This is from an article entitled “Opioid epidemic quiets GOP calls for food stamps drug testing”:

“Republican leaders say they will reject a drug testing requirement when they consider food stamp legislation this week, a dramatic change in position that’s mostly a response to the nation’s opioid epidemic.

House Agriculture Committee Chairman Mike Conaway said he’ll vote against any drug testing amendment to the Agriculture and Nutrition Act, otherwise known as the Farm Bill, which is set for committee markup Wednesday.

‘Given the heightened awareness today of the opioid crisis in this country as well as other drug addictions, punishing people at this point in time when we are working to get them off these programs may be counterproductive,’ Conaway said.”

Hooray for Rep. Conaway! As with the American Right’s better-late-than-never conversion on the broader question criminal justice generally — where even the Koch Brothers and their minions have finally come to the realization that the nation’s mad rush to lock up a huge proportion of its population was hugely wasteful and doomed to failure — the flip flop is extremely welcome. The sooner that Americans of all ideologies finally learn to treat drug abuse as a public health crisis and non-abusing drug use by adults as an entirely private matter, the better.

Still, as with so many other policy shifts resulting from the opioid crisis (e.g. the conservative “180” on the availability of opioid reversal drugs and clean needle exchange programs), one can’t help but wonder if this change would have happened if the most publicized face of American drug abuse was still a person of color using crack rather than a down-on-his-luck, white Midwesterner addicted to painkillers.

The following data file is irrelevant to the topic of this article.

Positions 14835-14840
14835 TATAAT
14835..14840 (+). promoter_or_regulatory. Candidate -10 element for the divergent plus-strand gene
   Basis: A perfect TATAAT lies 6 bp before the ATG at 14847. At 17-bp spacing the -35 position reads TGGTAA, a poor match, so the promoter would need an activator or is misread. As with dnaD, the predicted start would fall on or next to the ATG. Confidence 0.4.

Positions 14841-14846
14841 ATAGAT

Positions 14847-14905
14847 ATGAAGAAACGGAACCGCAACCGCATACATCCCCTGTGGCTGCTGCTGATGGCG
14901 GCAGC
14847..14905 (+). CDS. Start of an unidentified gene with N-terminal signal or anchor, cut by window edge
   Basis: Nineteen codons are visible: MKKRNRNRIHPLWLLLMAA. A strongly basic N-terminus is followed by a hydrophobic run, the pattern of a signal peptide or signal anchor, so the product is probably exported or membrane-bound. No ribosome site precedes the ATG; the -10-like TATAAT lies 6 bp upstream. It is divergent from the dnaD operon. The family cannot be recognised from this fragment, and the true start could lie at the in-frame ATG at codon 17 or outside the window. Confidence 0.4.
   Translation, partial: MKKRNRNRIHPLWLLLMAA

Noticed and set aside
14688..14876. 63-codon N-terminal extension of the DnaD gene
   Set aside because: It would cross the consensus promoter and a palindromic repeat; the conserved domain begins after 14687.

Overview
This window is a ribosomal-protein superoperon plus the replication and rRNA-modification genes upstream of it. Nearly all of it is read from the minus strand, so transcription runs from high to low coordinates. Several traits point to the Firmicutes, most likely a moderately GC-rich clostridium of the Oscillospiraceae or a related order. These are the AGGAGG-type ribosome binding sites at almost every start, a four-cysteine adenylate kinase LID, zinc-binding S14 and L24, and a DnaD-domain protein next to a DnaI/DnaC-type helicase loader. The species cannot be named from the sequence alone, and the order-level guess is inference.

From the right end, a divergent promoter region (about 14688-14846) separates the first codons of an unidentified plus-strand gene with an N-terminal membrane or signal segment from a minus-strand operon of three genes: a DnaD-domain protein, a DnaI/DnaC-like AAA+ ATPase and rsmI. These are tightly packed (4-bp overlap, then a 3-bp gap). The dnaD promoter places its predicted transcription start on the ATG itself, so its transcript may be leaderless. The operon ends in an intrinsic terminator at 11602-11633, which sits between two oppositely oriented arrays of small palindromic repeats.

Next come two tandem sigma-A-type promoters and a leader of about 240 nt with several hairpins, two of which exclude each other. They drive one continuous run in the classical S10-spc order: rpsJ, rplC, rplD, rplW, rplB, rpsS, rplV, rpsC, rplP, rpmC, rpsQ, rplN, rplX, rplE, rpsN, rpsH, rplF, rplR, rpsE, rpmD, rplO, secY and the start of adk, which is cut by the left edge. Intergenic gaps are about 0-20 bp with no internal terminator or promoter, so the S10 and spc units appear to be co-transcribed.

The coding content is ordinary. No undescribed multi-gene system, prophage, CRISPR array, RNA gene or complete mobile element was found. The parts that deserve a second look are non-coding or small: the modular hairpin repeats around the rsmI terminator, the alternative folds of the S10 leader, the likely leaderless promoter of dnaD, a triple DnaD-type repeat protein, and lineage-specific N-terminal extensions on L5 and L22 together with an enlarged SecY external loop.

The hard truth is that, for decades, America’s war on drugs has been a war on African Americans. Now that conservative whites are finally waking up to the reality that drug addiction and the behavior associated with it can afflict people of all backgrounds, let’s hope it opens more eyes to racial inequities that continue to plague so many other aspects of our society.

Commentary

Pardon me if I don’t celebrate Dale Folwell kicking 600 people off the state health plan

Dale Folwell

State Treasurer Dale Folwell  — who previously made denying people unemployment insurance benefits a top priority during his destructive tenure at the state’s Division of Employment Security — got himself the thing so many right-wing politicians always seems to covet most last week: a blaring, front page headline in which they get “credit” for cutting some poor souls off from some public benefit program. As some readers may have noticed, the N&O’s print edition on Friday featured a front page, above-the-fold story by reporter Will Doran detailing Folwell’s action to kick 601 people off the state health plan, whom he claims were ineligible.